California Origami Paper, a poem

 

California Origami Paper 

Today, I take my heart and wrap it up in origami paper
I make a dipping bird shaped like desire and wishes, I sing and dance
with it, letting it lie flatly on my palm. Tomorrow, I will take my dipping bird
and wrap it up in origami paper. I’ll lift my creation toward the limelight.
It will burn slowly, slowly, like a crane landing on a tree at dusk.

If it takes a thousand years to make a heart out of origami paper,
I’ll try it every day, every morning, every night, just to get the beak right,
just to make the wings as vast as redness. I’ll make hearts out of paper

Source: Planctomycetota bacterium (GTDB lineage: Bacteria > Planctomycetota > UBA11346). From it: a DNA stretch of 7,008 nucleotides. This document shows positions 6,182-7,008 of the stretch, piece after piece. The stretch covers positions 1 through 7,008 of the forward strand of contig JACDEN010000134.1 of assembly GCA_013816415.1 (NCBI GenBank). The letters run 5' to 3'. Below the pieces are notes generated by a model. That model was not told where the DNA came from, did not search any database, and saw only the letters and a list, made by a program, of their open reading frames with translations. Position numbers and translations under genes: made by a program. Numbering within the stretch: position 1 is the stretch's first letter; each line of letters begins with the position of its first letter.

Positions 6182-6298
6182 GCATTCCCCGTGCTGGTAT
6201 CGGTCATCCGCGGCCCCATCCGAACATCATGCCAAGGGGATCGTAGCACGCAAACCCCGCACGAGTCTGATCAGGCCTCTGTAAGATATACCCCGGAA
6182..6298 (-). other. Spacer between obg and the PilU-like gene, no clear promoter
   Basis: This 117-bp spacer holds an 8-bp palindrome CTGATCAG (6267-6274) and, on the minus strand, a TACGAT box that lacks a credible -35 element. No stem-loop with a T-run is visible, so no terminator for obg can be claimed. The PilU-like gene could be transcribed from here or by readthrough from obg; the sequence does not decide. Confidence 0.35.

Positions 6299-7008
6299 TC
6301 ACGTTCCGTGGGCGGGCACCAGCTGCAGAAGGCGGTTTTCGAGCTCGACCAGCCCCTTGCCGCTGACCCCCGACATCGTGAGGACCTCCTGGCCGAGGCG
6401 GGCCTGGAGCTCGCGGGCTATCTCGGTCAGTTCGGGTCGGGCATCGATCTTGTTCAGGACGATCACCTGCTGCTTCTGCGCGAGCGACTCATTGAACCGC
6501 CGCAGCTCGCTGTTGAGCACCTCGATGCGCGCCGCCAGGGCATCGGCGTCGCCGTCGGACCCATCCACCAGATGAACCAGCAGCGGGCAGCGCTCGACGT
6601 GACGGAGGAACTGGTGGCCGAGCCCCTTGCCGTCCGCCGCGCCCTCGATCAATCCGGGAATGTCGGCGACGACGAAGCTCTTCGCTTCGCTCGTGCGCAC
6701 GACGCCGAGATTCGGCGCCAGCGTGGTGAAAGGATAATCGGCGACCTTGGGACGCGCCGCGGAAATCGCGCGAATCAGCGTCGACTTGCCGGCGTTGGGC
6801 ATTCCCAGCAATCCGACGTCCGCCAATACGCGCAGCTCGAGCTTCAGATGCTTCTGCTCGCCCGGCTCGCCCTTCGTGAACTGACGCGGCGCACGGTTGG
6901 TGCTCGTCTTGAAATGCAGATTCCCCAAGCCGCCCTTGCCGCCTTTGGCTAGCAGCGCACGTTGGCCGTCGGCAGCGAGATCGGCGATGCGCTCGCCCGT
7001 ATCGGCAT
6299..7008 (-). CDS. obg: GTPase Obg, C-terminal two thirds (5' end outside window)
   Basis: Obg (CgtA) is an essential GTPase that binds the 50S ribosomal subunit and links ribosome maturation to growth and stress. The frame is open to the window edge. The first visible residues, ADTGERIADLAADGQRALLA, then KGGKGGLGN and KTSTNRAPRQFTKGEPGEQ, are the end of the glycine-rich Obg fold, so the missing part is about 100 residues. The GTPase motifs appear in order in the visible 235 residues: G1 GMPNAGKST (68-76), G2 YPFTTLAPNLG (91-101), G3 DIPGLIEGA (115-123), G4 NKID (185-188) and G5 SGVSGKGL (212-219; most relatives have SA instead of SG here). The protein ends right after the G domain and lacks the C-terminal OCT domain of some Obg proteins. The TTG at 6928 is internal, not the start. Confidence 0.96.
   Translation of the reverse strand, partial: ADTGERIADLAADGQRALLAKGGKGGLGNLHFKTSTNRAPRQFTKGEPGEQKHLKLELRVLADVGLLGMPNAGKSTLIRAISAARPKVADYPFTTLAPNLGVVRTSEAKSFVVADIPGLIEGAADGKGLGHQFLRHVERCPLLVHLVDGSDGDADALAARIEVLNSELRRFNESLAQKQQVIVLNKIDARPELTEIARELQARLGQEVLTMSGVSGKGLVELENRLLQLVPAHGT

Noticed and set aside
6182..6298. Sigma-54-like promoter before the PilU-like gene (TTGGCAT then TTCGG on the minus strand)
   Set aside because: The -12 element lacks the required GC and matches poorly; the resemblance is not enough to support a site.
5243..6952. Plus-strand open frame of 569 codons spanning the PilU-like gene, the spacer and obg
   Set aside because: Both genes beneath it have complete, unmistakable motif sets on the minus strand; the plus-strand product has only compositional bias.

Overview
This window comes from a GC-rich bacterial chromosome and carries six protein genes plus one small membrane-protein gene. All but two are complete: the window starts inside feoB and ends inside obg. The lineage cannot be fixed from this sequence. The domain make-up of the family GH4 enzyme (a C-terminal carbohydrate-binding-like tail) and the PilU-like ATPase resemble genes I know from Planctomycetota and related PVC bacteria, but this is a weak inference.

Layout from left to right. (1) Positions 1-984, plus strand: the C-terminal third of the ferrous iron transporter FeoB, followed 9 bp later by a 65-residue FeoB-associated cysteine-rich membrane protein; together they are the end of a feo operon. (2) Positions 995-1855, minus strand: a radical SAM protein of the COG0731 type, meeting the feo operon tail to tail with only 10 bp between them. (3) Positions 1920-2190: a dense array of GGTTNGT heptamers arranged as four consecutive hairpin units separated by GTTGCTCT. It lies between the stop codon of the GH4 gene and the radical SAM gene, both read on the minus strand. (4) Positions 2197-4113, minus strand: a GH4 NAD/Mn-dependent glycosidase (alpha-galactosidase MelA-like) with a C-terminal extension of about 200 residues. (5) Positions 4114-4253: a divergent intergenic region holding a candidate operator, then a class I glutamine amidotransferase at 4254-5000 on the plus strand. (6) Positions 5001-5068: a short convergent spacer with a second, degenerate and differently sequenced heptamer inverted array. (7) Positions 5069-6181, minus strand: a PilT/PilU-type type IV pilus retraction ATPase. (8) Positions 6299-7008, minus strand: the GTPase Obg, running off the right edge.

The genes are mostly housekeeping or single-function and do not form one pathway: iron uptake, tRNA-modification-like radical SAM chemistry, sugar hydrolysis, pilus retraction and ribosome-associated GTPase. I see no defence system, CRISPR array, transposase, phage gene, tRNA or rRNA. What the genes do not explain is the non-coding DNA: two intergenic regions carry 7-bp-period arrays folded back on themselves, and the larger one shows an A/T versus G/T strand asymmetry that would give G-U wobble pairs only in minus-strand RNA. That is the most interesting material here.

every day, morning, and night, until the sky is filled with streaks of lukewarm heat.

My heart is made out of origami paper; it rips easily, it tears like old photographs.

One day, my heart will burn in the hillside of Pasadena. I’ll walk to the hills with my songs,
my dances, the memories of my people who travel to California on boats and legs.
We’ll sing a kundiman to the sea and forget that our hearts are no longer here, no longer anywhere.
We’ll lift our hearts lift to the sky and tell God our hearts are now made of origami paper.
We’ll forget how to make dipping cranes and paper birds, forget the redness in our chests. But we’ll sing.
We have hearts of origami paper. We’re home.

Today, I walk to the hillside with my paper heart. It’s on fire, it’s dipping into dusk.
Tomorrow, I’ll wrap it up with grass from the hills, to prolong the burning.
I’ll lift my hands to the sky, singing alone in the center of the sun.

 

 

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